Spanish Vice Chancellors ask for help from government
Spanish Vice Chancellors have asked the government for help in solving the crisis that has arisen around the ‘anti-Bologna movement’ which is growing among Spanish university students. The issue surrounds the ‘Declaration of Bologna’ signed by 29 European countries in 1999 with the objective of facilitating the official recognition of university qualifications on a European wide basis and the free movement of lecturers and students around the European University system.
The Vice Chancellors warn that movement against the Bologna agreement will continue to grow and protests have spread to secondary education. They have asked for government intervention as they believe that it has taken on a state wide dimension and needs tackling with coordinated action from above.
The five universities most affected by the anti-Bologna protests are the University of Barcelona, Autónoma de Barcelona, Complutense, Sevilla and Valencia.
These universities have 250,000 students which in total account for a fifth of all public university students in Spain.
The anti-Bologna movement is hard to quantify but in the universities most affected protests are taking place everyday. The protests take the form of blocking the entrance to buildings or to lecture halls or other institutional events. Students clashed with security in Barcelona University last week during one such protest.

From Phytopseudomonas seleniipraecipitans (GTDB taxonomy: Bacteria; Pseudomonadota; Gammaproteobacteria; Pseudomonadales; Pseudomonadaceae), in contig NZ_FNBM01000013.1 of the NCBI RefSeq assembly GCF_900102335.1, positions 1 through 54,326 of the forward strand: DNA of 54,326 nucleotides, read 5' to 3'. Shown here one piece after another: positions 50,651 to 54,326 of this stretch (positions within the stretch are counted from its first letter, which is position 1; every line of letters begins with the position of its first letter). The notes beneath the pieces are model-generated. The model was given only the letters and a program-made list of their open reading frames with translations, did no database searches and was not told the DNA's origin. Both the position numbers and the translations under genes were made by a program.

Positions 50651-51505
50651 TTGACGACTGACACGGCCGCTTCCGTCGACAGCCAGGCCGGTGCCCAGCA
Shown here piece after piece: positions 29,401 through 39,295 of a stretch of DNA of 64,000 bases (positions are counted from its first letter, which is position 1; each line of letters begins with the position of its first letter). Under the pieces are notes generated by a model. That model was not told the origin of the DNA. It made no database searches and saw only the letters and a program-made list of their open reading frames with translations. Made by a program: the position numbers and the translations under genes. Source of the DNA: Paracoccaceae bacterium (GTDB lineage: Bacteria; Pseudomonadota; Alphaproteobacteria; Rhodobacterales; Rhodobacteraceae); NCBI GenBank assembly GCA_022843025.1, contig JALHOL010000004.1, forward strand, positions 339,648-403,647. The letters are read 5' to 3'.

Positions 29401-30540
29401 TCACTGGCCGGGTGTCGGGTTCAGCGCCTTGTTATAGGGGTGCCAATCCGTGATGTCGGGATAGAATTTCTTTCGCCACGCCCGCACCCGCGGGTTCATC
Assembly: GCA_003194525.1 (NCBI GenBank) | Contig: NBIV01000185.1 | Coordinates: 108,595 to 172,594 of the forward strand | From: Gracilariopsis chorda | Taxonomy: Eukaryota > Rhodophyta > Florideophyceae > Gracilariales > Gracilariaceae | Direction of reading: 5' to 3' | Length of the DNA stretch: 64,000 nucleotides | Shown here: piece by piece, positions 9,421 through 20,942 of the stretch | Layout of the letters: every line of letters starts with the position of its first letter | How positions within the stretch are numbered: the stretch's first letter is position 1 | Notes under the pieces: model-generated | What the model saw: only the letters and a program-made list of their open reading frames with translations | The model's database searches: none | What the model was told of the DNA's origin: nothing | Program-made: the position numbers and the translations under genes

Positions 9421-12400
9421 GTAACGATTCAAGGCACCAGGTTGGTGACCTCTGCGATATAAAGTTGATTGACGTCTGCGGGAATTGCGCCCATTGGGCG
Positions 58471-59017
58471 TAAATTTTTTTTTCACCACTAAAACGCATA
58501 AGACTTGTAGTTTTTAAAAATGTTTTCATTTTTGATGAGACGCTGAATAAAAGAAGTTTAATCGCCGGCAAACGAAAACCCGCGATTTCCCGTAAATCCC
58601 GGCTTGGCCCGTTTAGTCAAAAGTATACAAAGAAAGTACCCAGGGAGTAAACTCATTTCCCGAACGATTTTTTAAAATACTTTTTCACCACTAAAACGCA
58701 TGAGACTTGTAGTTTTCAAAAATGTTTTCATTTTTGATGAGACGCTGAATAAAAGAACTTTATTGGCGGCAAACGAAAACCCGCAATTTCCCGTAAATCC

In their letter to the government the Vice Chancellors also show their concern that the protests are spreading to other sectors of education – mostly in secondary schools and amongst teachers and families of secondary school students who will take university places in the near future.
In their letter vice chancellors have asked the government to face up to the situation with urgency and look for solutions that will allow for Spanish universities to move forward.
This is why they have also asked for a meeting with government officials from the Ministry of Science and Innovation.
One of the main reasons why students are protesting against the declaration of Bologna is that they relieve that it will pave the way for the gradual privatisation of public universities and that study fees will inevitably go up. The university vice chancellors have attempted to deny this, protests continue to grow all over Spain hence this latest letter urging the Government to issue a statement stressing the positive aspects of the declaration of Bologna.
One gesture on the part of the government would be to simplify the process of accreditation for new qualifications.